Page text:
London: The Pakistani Taliban have set up a base in Syria to assess "the needs of the jihad" and at least 12 of its "experts" in warfare and information technology have visited the strife-torn country, a media report said.
Quoting a "senior Pakistani Taliban operative", BBC Urdu reported that the base was set up with the assistance of ex-Afghan fighters of Middle Eastern origin who have moved to Syria in recent years.
At least 12 "experts" in warfare and information technology had gone to Syria in the last two months, he said.
Their presence in the country is likely to have a sectarian motive, BBC report said adding Taliban factions feel that Sunni Muslims, who constitute a majority in Syria, are being oppressed by Syria's predominantly Shia rulers.
Thousands of people have died in the year-long armed conflict in Syria between loyalists of President Bashar al-Assad's government and those who want to overthrow it.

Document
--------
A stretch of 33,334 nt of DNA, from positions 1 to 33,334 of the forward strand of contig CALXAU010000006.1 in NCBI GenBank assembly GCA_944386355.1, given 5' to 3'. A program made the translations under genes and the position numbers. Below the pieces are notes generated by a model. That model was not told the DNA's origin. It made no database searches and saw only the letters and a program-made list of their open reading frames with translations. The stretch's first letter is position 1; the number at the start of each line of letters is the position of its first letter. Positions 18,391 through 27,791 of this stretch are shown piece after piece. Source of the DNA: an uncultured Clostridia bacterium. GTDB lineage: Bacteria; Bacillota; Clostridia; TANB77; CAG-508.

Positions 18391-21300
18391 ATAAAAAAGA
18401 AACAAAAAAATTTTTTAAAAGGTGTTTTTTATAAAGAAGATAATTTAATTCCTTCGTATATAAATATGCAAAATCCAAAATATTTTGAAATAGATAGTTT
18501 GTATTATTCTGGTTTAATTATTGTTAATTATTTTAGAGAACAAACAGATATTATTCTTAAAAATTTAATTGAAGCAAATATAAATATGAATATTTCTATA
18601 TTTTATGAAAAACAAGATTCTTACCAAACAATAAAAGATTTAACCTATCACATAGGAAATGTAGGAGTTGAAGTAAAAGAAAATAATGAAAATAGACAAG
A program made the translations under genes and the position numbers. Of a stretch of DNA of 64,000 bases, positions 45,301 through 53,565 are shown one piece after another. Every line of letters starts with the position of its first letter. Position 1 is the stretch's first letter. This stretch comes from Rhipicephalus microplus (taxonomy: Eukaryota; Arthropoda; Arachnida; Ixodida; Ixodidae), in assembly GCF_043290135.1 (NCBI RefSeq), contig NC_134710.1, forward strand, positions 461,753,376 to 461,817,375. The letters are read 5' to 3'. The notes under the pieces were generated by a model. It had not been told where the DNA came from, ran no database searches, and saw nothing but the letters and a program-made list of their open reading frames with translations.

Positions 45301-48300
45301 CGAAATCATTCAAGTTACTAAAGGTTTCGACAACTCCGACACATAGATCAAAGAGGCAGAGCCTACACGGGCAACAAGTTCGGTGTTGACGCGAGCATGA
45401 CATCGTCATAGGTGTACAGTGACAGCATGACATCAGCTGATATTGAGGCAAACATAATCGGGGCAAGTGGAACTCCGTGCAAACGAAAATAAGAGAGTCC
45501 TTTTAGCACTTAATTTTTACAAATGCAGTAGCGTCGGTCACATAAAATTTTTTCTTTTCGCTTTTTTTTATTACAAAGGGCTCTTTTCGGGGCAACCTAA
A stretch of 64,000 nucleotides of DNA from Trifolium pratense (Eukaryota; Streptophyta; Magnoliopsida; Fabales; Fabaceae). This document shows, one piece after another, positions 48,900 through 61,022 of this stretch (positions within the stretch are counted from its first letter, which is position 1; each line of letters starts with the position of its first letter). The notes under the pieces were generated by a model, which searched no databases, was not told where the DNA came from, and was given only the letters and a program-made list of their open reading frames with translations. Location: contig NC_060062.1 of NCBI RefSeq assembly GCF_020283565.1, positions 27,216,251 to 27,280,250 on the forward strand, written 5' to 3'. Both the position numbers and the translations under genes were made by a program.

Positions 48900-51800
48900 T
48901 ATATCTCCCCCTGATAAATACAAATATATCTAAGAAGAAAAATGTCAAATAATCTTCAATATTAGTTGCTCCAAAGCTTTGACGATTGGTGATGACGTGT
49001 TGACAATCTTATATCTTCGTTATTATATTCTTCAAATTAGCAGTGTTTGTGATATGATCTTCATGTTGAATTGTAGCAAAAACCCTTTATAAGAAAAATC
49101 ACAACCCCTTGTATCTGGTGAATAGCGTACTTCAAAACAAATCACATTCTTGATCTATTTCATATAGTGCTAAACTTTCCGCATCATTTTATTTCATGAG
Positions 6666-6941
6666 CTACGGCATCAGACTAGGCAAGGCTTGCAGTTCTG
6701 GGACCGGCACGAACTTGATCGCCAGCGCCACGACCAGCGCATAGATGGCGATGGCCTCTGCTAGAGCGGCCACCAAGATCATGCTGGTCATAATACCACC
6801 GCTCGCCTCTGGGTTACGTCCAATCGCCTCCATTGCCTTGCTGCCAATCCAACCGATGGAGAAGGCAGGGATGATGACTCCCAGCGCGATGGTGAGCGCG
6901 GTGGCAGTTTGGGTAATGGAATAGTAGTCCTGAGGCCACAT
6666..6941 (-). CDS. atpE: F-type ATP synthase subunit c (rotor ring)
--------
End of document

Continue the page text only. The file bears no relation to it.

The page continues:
Mohammad Amin, a senior Taliban operative and "co-ordinator of the Syrian base", told the BBC that the cell to monitor "the jihad" in Syria was set up six months ago.
He said that the cell has the approval of militant factions both within and outside of the Tehrik-e-Taliban Pakistan (TTP), an umbrella organisation of militant groups fighting the Pakistani forces.
The cell sends "information and feedback" on the conflict in Syria back to Pakistan, he was quoted as saying.
"They were facilitated by our friends in Syria who have previously been fighting in Afghanistan," Amin said.
Their job is to "assess the needs of the Jihad in Syria, and to work out joint operations with our Syrian friends".
"There are dozens of Pakistani hopefuls in line to join the fighting against the Syrian army, but the advice we are getting at the moment is that there's already enough manpower in Syria".